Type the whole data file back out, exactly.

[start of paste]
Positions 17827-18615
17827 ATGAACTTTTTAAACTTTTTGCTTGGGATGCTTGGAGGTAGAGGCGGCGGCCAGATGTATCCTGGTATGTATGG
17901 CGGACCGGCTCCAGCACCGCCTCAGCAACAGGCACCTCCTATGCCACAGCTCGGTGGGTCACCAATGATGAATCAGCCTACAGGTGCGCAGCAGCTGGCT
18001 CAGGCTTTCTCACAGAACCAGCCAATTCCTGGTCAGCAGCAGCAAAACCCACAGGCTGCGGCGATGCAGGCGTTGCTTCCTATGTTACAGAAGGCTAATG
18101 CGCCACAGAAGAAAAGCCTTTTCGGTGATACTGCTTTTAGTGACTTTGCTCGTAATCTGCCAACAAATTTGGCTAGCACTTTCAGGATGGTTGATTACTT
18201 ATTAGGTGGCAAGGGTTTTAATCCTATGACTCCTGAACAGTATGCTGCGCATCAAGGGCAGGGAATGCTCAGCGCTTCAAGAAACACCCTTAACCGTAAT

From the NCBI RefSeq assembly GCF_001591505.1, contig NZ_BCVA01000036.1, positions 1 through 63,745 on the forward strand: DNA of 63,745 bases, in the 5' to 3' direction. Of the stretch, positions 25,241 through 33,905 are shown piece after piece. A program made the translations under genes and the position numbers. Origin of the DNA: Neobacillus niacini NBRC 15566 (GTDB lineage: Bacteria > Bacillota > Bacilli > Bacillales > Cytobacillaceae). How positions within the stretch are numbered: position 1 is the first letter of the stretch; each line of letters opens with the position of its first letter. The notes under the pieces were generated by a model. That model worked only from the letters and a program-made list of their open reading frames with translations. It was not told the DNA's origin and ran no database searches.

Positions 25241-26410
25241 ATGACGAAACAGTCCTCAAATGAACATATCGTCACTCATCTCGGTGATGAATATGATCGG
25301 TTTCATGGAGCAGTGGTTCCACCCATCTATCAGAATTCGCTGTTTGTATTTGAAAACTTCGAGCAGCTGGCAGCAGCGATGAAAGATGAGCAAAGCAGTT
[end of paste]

Positions 17827-18615
17827 ATGAACTTTTTAAACTTTTTGCTTGGGATGCTTGGAGGTAGAGGCGGCGGCCAGATGTATCCTGGTATGTATGG
17901 CGGACCGGCTCCAGCACCGCCTCAGCAACAGGCACCTCCTATGCCACAGCTCGGTGGGTCACCAATGATGAATCAGCCTACAGGTGCGCAGCAGCTGGCT
18001 CAGGCTTTCTCACAGAACCAGCCAATTCCTGGTCAGCAGCAGCAAAACCCACAGGCTGCGGCGATGCAGGCGTTGCTTCCTATGTTACAGAAGGCTAATG
18101 CGCCACAGAAGAAAAGCCTTTTCGGTGATACTGCTTTTAGTGACTTTGCTCGTAATCTGCCAACAAATTTGGCTAGCACTTTCAGGATGGTTGATTACTT
18201 ATTAGGTGGCAAGGGTTTTAATCCTATGACTCCTGAACAGTATGCTGCGCATCAAGGGCAGGGAATGCTCAGCGCTTCAAGAAACACCCTTAACCGTAAT

From the NCBI RefSeq assembly GCF_001591505.1, contig NZ_BCVA01000036.1, positions 1 through 63,745 on the forward strand: DNA of 63,745 bases, in the 5' to 3' direction. Of the stretch, positions 25,241 through 33,905 are shown piece after piece. A program made the translations under genes and the position numbers. Origin of the DNA: Neobacillus niacini NBRC 15566 (GTDB lineage: Bacteria > Bacillota > Bacilli > Bacillales > Cytobacillaceae). How positions within the stretch are numbered: position 1 is the first letter of the stretch; each line of letters opens with the position of its first letter. The notes under the pieces were generated by a model. That model worked only from the letters and a program-made list of their open reading frames with translations. It was not told the DNA's origin and ran no database searches.

Positions 25241-26410
25241 ATGACGAAACAGTCCTCAAATGAACATATCGTCACTCATCTCGGTGATGAATATGATCGG
25301 TTTCATGGAGCAGTGGTTCCACCCATCTATCAGAATTCGCTGTTTGTATTTGAAAACTTCGAGCAGCTGGCAGCAGCGATGAAAGATGAGCAAAGCAGTT